Page 86 - Jewish Book Annual Volume 3

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of religion, the rise of which coincides with its romantic period. Jewish mysticism
shows its peculiar character in the attempt to interpret the religious values of
Judaism in terms of mystical experience. Concentrating upon the idea of the living
God manifesting Himself in creation, revelation and redemption, it conceives a
sphere of divinity, the world of the Sefirot, which underlies everything tha t exists
and is present and active in it.
H a n s
K o h n in
Contemporary Jewish Record
The Jew in English Drama.
C o m p i l e d b y E
dw a r d
o l e m a n
N e w Y o r k , N
u b l ic
i b r a r y
1943. 237
p a g e s .
A monument to the diligence of its compiler, this annotated bibliography covers
an ever-fascinating subject. Shakespeare to Odets, Marlow to Zangwill — between
these limits are hundreds of entries, decked out with the usual indications of author,
title, place, date, pages, size and The New York Public Library shelf mark. Besides
these strictly bibliographical details are descriptive notes on the plays, on per-
formances, editions and reviews. I t is a rich diet for the learned, fun for the
Mr. Coleman died in 1939; his manuscript was revised and guided through
publication by Daniel C. Haskell, Bibliographer of the Library. Joshua Bloch
contributes an encomium upon the later compiler.
Coleman, himself, prepared an introduction in which he traced the development
of the Jewish character in drama through five centuries. His selection was broader
than one might expect because a single Jewish character or one with an unmistak-
able Jewish name was sufficient mark for him to consider a play “of Jewish interest.”
A more accurate description might be “ the Jew in the drama in the English lan-
guage,” since there are numerous authors like Gerhart Hauptmann and David
Pinski whose works, of course, are translations. On the other hand, there are such
curiosities as
De Troubles of Jakey Cohen
Dot Vedding Skeremony
which are
burlesques of the English language as well as of the Jew. Mr. Coleman was most
thorough; he used a fine screen for his winnowing. His work becomes a useful
companion volume to Montagu Modder’s
The Jew in the Literature of England.
—S. R. in
Contemporary Jewish Record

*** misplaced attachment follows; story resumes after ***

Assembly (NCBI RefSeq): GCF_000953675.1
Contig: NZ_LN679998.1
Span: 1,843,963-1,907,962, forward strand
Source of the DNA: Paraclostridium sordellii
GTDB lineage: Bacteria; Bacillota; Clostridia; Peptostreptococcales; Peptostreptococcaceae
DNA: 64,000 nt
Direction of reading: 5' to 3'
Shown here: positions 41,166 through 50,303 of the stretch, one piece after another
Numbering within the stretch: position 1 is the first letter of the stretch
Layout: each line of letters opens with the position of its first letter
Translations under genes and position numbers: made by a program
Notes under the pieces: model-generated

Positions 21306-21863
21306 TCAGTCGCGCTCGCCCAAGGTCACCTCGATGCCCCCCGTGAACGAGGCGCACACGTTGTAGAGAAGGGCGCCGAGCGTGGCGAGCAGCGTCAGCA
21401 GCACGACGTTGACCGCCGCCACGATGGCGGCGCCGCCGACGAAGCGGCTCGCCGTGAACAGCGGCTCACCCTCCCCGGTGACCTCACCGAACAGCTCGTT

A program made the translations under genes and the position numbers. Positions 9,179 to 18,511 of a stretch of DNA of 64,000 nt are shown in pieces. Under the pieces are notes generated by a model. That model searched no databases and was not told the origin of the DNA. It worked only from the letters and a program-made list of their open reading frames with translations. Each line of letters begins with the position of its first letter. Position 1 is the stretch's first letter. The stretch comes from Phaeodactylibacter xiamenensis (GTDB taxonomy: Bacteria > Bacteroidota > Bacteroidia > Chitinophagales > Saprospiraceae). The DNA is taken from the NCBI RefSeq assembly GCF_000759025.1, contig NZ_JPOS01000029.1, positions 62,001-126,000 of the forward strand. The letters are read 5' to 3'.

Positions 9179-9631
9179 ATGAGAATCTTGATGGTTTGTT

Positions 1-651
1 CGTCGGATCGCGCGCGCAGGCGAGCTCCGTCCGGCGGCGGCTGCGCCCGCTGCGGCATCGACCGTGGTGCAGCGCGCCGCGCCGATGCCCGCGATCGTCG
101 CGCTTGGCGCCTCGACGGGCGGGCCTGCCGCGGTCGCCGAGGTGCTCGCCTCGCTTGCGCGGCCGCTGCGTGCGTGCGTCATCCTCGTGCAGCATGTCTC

Our Jewish Farmers:
The Story of the Jewish Agricultural Society.
a b r i e l
a v i d s o n
New York, L. B.
i s c h e r
1943. ix,
280 pages.
Jewish love of the land is usually associated with the biblical Jews who cherished
the ideal that every man live under his own vine and fig tree. This agrarian origin
of the Jewish people contrasts vividly with what they have become after two
millennia — an urban “dispersed people, overwhelmingly petty tradesmen, pro-
fessional workers, and footless proletariat.” I t is at this point that the nineteenth
and twentieth century story of a trickle of Jews back to the farm begins.
I t is a moving story. The Utopia of the Jewish farm-ward movement at first .
expressed itself in group movements — mostly colonies. But farming via the
colony route mostly failed while more and more individual farm establishments
survived and proved successful.
Dr. Gabriel Davidson nowhere complains of anti-Semitism when Jewish farmers
were located within predominantly Christian communities. On the contrary, Jewish
farmers became integrated in their communities and in some cases assumed
Many movements ultimately adopted on a nationwide scale had their origins
with the Jewish Agricultural Society. The itinerant farm advisers of the Society
became the precursors of the county agent movement. The Society also had a
cooperative credit organization before the Federal Land Banks and provided second
mortgage funds a quarter century before Commission loans were established by the
Federal Land Banks.
Dr. Davidson does not emphasize that we need Jewish farmers to combat anti-
Semitism. His matter-of-fact theory appears to be tha t farming as a vocation
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